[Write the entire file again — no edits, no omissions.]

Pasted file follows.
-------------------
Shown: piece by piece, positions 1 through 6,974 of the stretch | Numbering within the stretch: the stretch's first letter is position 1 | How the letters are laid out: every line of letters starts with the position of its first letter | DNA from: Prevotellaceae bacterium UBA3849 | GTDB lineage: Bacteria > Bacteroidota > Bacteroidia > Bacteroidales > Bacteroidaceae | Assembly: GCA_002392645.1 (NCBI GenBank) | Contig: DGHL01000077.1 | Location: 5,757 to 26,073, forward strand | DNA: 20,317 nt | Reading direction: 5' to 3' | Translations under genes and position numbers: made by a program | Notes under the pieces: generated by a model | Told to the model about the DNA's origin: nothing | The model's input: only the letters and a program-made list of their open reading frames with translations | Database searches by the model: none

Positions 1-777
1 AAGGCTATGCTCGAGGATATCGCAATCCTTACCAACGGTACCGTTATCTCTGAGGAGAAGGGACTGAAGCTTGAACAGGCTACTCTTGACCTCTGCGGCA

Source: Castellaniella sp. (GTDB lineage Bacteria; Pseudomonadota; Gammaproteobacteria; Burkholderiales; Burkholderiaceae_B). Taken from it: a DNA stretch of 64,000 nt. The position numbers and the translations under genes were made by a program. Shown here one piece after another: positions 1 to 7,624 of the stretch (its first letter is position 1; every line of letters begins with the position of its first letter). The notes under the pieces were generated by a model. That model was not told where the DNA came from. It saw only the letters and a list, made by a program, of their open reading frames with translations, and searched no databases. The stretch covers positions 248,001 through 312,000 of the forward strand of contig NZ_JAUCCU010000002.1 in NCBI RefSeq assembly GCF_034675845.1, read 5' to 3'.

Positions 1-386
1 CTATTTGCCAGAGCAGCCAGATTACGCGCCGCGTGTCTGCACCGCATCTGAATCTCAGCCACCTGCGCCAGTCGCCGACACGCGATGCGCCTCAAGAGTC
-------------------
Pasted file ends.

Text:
Shown: piece by piece, positions 1 through 6,974 of the stretch | Numbering within the stretch: the stretch's first letter is position 1 | How the letters are laid out: every line of letters starts with the position of its first letter | DNA from: Prevotellaceae bacterium UBA3849 | GTDB lineage: Bacteria > Bacteroidota > Bacteroidia > Bacteroidales > Bacteroidaceae | Assembly: GCA_002392645.1 (NCBI GenBank) | Contig: DGHL01000077.1 | Location: 5,757 to 26,073, forward strand | DNA: 20,317 nt | Reading direction: 5' to 3' | Translations under genes and position numbers: made by a program | Notes under the pieces: generated by a model | Told to the model about the DNA's origin: nothing | The model's input: only the letters and a program-made list of their open reading frames with translations | Database searches by the model: none

Positions 1-777
1 AAGGCTATGCTCGAGGATATCGCAATCCTTACCAACGGTACCGTTATCTCTGAGGAGAAGGGACTGAAGCTTGAACAGGCTACTCTTGACCTCTGCGGCA

Source: Castellaniella sp. (GTDB lineage Bacteria; Pseudomonadota; Gammaproteobacteria; Burkholderiales; Burkholderiaceae_B). Taken from it: a DNA stretch of 64,000 nt. The position numbers and the translations under genes were made by a program. Shown here one piece after another: positions 1 to 7,624 of the stretch (its first letter is position 1; every line of letters begins with the position of its first letter). The notes under the pieces were generated by a model. That model was not told where the DNA came from. It saw only the letters and a list, made by a program, of their open reading frames with translations, and searched no databases. The stretch covers positions 248,001 through 312,000 of the forward strand of contig NZ_JAUCCU010000002.1 in NCBI RefSeq assembly GCF_034675845.1, read 5' to 3'.

Positions 1-386
1 CTATTTGCCAGAGCAGCCAGATTACGCGCCGCGTGTCTGCACCGCATCTGAATCTCAGCCACCTGCGCCAGTCGCCGACACGCGATGCGCCTCAAGAGTC